Julien, what studies have you taken?
After passing my science A levels, I took the traditional study route, enrolling in scientific preparatory classes (sup MPSI, then spé PSI*) and earning a place on ENSTA Bretagne’s engineering program as a civil engineering student. I completed my first two years of engineering training there, gradually specializing in IT and robotics, before heading to Heriot-Watt University in Edinburgh for my final year. I was thus able to get a double degree, in France, as an "ENSTA Bretagne engineer, Robotics major” with a "Master of Science in Marine Robotics" from Britain.
What are your career aspirations?
During my studies, it didn’t take long for me to realise that I was a lot more interested in technical expertise and research engineering positions than project management, so I decided to continue my studies by doing a thesis. I also hope to work in connection with the marine environment, which I discovered on coming to ENSTA Bretagne. My current plans after the thesis are therefore to start my career as a marine robotics research engineer, with a major experimentation focus – preferably abroad.
Is the thesis going to open up opportunities?
Yes! Before graduating, I wanted to join a company or research institute directly. But the positions I had in mind called for a PhD, especially abroad, even if the job vacancies didn’t state this. So I began to look into the thesis option and settled on the best compromise: I am doing a thesis on behalf of a company. This involves an Industrial Contract for Research-led Training (CIFRE), which means I am both an employee of a company specializing in marine robotics (KOPADIA) and a PhD student at the Lab-STICC research laboratory in ENSTA Bretagne’s robotics team. As such, my subject has a direct bearing on a key technological concern for my company – this is what is known as applied research.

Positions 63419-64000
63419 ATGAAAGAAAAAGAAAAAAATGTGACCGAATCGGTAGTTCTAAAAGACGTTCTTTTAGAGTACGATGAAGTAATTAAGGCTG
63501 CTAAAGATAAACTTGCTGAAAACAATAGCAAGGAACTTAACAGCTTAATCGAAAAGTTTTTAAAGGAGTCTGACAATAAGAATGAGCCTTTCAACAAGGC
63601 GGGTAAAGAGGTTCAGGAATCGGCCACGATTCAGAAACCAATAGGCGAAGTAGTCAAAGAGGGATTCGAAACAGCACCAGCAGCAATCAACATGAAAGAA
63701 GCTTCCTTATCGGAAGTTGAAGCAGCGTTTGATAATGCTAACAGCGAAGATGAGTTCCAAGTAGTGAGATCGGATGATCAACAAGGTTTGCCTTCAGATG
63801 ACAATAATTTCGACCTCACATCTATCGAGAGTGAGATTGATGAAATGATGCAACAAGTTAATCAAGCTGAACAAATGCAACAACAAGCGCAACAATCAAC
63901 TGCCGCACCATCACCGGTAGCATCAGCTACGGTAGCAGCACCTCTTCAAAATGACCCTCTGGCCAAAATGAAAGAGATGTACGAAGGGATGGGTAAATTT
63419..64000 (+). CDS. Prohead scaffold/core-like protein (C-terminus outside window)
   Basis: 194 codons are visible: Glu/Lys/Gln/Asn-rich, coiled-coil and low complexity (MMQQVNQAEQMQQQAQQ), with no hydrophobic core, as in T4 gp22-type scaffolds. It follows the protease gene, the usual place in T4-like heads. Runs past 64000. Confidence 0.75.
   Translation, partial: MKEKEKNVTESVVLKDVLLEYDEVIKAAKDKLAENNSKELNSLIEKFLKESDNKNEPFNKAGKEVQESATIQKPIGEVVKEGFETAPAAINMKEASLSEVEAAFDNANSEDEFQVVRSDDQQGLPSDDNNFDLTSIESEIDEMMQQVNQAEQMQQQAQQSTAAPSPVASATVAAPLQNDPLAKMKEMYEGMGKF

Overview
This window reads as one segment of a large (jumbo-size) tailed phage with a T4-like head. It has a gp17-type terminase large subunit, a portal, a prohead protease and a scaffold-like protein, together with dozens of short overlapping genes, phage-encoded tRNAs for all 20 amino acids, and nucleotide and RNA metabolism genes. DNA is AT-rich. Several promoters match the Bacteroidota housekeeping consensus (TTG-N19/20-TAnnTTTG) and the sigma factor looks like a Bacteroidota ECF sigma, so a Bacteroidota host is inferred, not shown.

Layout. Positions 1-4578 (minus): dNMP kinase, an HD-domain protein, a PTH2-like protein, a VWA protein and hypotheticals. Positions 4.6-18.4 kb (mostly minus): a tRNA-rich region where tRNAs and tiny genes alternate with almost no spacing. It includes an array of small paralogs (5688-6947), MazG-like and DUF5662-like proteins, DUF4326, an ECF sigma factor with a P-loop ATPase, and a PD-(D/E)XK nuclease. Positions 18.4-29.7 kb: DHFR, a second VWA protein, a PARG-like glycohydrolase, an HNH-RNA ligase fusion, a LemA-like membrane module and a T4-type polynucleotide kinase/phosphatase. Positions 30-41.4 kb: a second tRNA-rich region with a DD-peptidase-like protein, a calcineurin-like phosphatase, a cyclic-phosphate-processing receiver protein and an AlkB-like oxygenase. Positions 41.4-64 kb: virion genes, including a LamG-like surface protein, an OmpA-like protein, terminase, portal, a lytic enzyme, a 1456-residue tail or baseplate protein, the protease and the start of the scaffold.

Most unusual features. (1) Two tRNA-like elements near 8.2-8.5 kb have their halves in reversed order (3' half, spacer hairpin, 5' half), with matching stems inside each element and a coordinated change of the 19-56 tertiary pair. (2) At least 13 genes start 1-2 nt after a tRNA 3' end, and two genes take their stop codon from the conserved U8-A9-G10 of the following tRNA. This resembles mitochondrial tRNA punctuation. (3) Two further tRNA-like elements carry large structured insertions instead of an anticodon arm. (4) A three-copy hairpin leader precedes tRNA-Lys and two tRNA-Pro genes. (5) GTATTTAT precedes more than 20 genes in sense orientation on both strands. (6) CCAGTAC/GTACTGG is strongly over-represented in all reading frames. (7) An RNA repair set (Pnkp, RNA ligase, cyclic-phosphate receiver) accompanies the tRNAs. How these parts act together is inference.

Tell us about your thesis
What’s the subject?
My research focuses on the navigation of flocks of low-cost autonomous underwater drones compared with a single, high-cost robot.
Because the oceans are a particularly restrictive environment, the tendency is to use single robots fitted with very expensive sensors, capable of performing highly complex operational or observational missions. My thesis sets out to develop new navigational technologies for replacing these high-cost robots with groups of more standard robots, but which are programmed to be able to flock together to conduct the same mission just as well, if not better. There would be several advantages to having a fleet of underwater drones, including longevity of the mission, adaptability and highly accurate data.
What are the applications?
The main purpose is offshore facility surveillance. Underwater means are becoming increasingly necessary amid the development of new wind technologies. By using a fleet of robots to perform these surveillance missions, divers can avoid dangerous situations.
What’s more, it is easier for a fleet to scan an area to be explored as part of underwater research: accident, archeology, searching for a wreck and so on.
One last question: is it difficult?
I don’t think it’s more difficult than another profession, than the engineering profession for example. It’s different. You have to be conscientious and determined. You often progress in fits and starts. There are long periods when you feel you’re not getting anywhere – which can be discouraging – then all of a sudden you work it out and things progress really quickly. It’s a relatively solitary activity most of the time, which has ultimately turned out to be quite well suited to the circumstances of the health crisis. I think it’s good experience for anyone keen to specialize in a particular area and who likes pushing their boundaries.
Julien is part of ENSTA Bretagne’s robotics team, which is itself a member of the Lab-STICC laboratory, a joint research unit in knowledge, information and communication science and technologies (together with the CNRS, ENSTA Bretagne, IMT Atlantique, UBO, UBS and ENIB).